In a pre-Conservative conference interview, Michael Gove, the education secretary, proposed that every child aged 5 or over should be learning a foreign language. Having had 16 months of the coalition government saying lukewarm statements such as ‘primary schools that are teaching a foreign language at the moment should feel free to continue to do so,’ I’m very pleased that the education secretary has come out in support of primary foreign languages.
Gove says ‘Learning a foreign language, and the culture that goes with it, is one of the most useful things we can do to broaden empathy and imaginative sympathy and cultural outlook of children.’ He also states that ‘It is literally the case the learning languages makes you smarter. The neural networks in the brain strengthen as a result of language learning.’
Gove’s announcement makes it sound like this was his idea, which I feel is unfair. He highlights schools in deprived areas that are already teaching 5 year olds Spanish. The reason these schools are teaching Spanish is due to programmes put into place under the Labour government, who, had they stayed in power, would have made MFL compulsory from KS2.
Looking forward, there are three key things that are needed for primary MFL to succeed:
First of all, and most importantly, we need primary school teachers who have sufficient expertise in the foreign language they are teaching. Primary school teachers are great jacks-of-all-trades (I know, I was one) and many non-specialist teachers are successfully teaching MFL. However, if there is going to be proper progression throughout primary school, I see a need for specialist teachers, particularly for the older classes.There are some universities offering primary teaching courses with MFL specialism. Will more money be put into this area? Gove proposes changes to teacher training so one can only hope that this will be the case.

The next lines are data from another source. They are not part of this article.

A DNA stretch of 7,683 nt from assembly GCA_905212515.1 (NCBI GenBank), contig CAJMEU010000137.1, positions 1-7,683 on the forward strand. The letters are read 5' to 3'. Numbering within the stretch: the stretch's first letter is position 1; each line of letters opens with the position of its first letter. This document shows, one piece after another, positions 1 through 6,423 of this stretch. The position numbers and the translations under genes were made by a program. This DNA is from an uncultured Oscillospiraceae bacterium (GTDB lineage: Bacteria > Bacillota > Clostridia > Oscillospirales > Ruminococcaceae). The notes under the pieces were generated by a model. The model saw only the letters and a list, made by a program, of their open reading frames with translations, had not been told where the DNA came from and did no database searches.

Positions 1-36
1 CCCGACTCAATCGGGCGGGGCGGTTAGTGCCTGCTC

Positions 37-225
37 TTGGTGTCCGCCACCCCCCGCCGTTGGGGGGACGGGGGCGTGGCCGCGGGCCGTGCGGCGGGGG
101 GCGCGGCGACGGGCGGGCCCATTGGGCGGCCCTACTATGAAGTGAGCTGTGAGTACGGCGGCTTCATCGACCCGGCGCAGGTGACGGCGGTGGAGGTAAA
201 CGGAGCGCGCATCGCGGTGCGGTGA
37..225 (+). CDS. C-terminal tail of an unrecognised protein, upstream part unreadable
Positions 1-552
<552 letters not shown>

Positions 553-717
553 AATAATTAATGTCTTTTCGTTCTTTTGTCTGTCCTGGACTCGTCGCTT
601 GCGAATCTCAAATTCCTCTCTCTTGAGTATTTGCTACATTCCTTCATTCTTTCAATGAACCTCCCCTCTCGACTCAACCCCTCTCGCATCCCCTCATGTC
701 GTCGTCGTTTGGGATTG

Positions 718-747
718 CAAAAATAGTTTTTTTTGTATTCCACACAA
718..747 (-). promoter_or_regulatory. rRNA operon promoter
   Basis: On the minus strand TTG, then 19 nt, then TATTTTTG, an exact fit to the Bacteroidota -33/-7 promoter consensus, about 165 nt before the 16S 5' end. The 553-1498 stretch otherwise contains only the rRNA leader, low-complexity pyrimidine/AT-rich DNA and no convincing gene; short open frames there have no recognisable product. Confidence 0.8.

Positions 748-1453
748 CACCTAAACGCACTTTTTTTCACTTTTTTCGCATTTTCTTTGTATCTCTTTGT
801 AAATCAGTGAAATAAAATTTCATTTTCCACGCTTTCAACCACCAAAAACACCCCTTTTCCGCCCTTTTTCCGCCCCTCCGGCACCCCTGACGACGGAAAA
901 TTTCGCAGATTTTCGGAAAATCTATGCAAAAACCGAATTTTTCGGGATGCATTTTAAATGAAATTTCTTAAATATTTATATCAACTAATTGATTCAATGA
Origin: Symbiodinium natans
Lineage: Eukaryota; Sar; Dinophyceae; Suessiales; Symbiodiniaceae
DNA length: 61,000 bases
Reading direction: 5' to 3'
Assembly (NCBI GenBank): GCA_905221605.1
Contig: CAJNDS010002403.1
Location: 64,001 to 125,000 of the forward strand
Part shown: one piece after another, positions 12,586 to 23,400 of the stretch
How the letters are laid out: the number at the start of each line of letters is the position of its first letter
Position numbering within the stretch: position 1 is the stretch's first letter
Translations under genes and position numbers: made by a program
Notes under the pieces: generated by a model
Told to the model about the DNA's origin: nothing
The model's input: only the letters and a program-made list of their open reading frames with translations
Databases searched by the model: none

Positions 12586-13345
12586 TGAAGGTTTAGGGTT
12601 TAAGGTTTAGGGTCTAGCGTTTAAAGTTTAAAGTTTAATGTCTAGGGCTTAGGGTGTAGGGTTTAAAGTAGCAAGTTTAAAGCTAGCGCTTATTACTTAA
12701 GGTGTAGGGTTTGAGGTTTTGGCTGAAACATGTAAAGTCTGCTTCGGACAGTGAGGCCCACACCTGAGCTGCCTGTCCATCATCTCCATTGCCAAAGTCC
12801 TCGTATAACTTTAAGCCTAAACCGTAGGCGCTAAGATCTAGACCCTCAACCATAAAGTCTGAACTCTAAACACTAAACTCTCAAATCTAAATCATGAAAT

Many MFL advisers, who offered schools invaluable support, have lost their jobs due to cuts in Local Authority budgets. Will they now be reinstated? Will using training schools to support other schools and getting schools that have the language potential to take over under-performing schools, as Gove suggests, provide teachers and schools with the support they need to make primary MFL a success?
Secondly, schools need to have time to fit MFL into the curriculum. When Gove first took office he talked about cutting the National Curriculum by 50%, which would have left plenty of time for MFL. However, given the silence on this matter, I suspect the new National Curriculum will be as full as ever.
Gove proposes changes to the length of the working day. I fear that primary MFL might be used as a weapon with which to attack the unions.
Thirdly, primary schools will need good quality MFL resources, at a price they can afford. The provision of MFL varies from school to school, so teachers will need to be able to pick and choose, to find the right resources for them. Non-specialists teachers, especially, will need high-quality materials that they can trust:
- Videos and audio CDs with native speakers talking and singing in the MFL
- Background information on the country and its festivals and traditions
- Attractive flashcards and other visual resources
- Fun games and activities to enable pupils to practise and reinforce learning
- Engaging stories written in the MFL
- Ideas and lesson plans for extending pupils beyond learning simple words and phrases, so they learn how to manipulate the language and make it their own.
Brilliant Publications has been championing the teaching of MFL in primary schools for 10 years and now has one of the largest collections of resources for teaching French, Spanish, German and Italian of any UK publisher. Whether you are looking for German songs, Spanish games and activities or French teaching resources, we’ve got the resources for you.